Sales math is easy, and it provides a big picture view needed to make business decisions regarding selling efforts. No accounting degree, debit, or credits required.
As we approach mid-year, the Sales Math for your organization’s average sales cycle length is worth paying attention to.
Understanding your organization’s sales cycle is essential to sales and marketing success. Every product or service sold goes through a process by which a lead or initial customer interaction becomes a sale. This process is the sales cycle, and it’s how businesses both acquire and keep customers.
For some organizations, the sales cycle takes days, for some, weeks, for others months, or even a year or more. It depends on the industry, how many people are involved in the buying process, the complexity of the sale, market conditions, and the efficiency of your sales process.
Pay attention B2B marketing and sales leader friends:
- If your typical sales cycle is six to nine months, statistically, ninety percent of the sales you book in 2021 will either
- A) be won by the end of June or
B) in the sales pipeline by the end of June.
The other ten percent of your 2021 sales will likely be made up of small, non-strategic deals typically from current customers. If your organization does not have a calendar year-end, substitute June for the last month of your second quarter.
The sales cycle sales math is straightforward:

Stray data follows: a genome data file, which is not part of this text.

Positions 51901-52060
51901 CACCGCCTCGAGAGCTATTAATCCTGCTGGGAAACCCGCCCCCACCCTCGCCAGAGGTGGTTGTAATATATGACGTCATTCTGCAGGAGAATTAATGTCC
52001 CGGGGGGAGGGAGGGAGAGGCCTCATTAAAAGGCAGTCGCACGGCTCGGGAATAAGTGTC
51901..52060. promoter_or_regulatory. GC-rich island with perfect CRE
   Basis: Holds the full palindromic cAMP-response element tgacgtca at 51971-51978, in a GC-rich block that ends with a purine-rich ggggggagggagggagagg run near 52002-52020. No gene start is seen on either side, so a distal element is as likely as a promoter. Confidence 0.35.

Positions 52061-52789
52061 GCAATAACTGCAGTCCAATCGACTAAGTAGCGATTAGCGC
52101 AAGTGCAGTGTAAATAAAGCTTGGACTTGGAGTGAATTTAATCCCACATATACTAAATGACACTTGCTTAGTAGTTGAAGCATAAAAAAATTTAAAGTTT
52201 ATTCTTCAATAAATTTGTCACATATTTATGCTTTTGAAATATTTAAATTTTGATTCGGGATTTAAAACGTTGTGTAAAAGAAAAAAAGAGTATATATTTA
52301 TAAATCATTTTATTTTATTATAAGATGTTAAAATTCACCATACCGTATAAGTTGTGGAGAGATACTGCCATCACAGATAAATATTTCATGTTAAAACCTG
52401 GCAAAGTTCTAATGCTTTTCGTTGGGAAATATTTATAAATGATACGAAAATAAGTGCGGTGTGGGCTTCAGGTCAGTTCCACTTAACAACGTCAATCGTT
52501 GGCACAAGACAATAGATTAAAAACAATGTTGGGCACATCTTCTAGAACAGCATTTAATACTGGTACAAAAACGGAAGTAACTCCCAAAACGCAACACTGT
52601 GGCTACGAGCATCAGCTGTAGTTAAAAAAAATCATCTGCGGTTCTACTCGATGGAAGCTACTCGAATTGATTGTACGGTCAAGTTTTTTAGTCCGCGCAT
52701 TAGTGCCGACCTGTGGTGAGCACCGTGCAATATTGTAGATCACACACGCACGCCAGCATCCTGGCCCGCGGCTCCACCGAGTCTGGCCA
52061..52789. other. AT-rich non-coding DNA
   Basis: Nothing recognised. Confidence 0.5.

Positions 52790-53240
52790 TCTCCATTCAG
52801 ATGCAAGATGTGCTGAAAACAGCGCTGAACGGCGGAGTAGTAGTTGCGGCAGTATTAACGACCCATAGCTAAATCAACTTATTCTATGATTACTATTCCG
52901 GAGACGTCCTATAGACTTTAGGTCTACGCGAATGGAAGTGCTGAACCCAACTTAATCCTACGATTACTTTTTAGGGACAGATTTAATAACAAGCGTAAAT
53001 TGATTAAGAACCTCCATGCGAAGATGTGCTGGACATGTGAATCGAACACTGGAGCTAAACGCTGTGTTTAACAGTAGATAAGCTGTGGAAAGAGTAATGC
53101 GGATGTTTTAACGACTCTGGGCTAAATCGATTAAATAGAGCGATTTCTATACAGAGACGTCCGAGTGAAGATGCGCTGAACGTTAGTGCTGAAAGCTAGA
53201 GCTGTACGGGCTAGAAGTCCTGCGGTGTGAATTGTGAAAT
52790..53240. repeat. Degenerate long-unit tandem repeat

If you are a salesperson that creates an opportunity in July with a ~6–9 month sales cycle, the earliest you could expect to close it would be December or January of the following year (~6 months). Still, more than likely, it would be Q1 of the next year.
If you are a marketer that is investing in lead generation in the second half of the year, most of your Q3 and Q4 marketing efforts probably won’t deliver results until late Q4 and early Q1 2022.
If you are a sales leader attempting to maximize 2021 results, identifying and shepherding the top deals in the June pipeline with a reasonable 2021 close date will deliver the highest return. Everything added to the Pipeline from July onward will impact Q1 and Q2 2022 but will have a limited impact for 2021.
You can apply my example if your sales cycle is longer or shorter than 6–9 months. If you have a one-month sales cycle, substitute my June example for November 2021. If you have a twelve-month sales cycle, replace my June example for January 2021.
Here’s The Bottom Line…
With June fast approaching (can you believe it?), now is the time to look at the sales pipeline and marketing initiatives calendar to prioritize time, effort, and investments that will maximize 2021 results.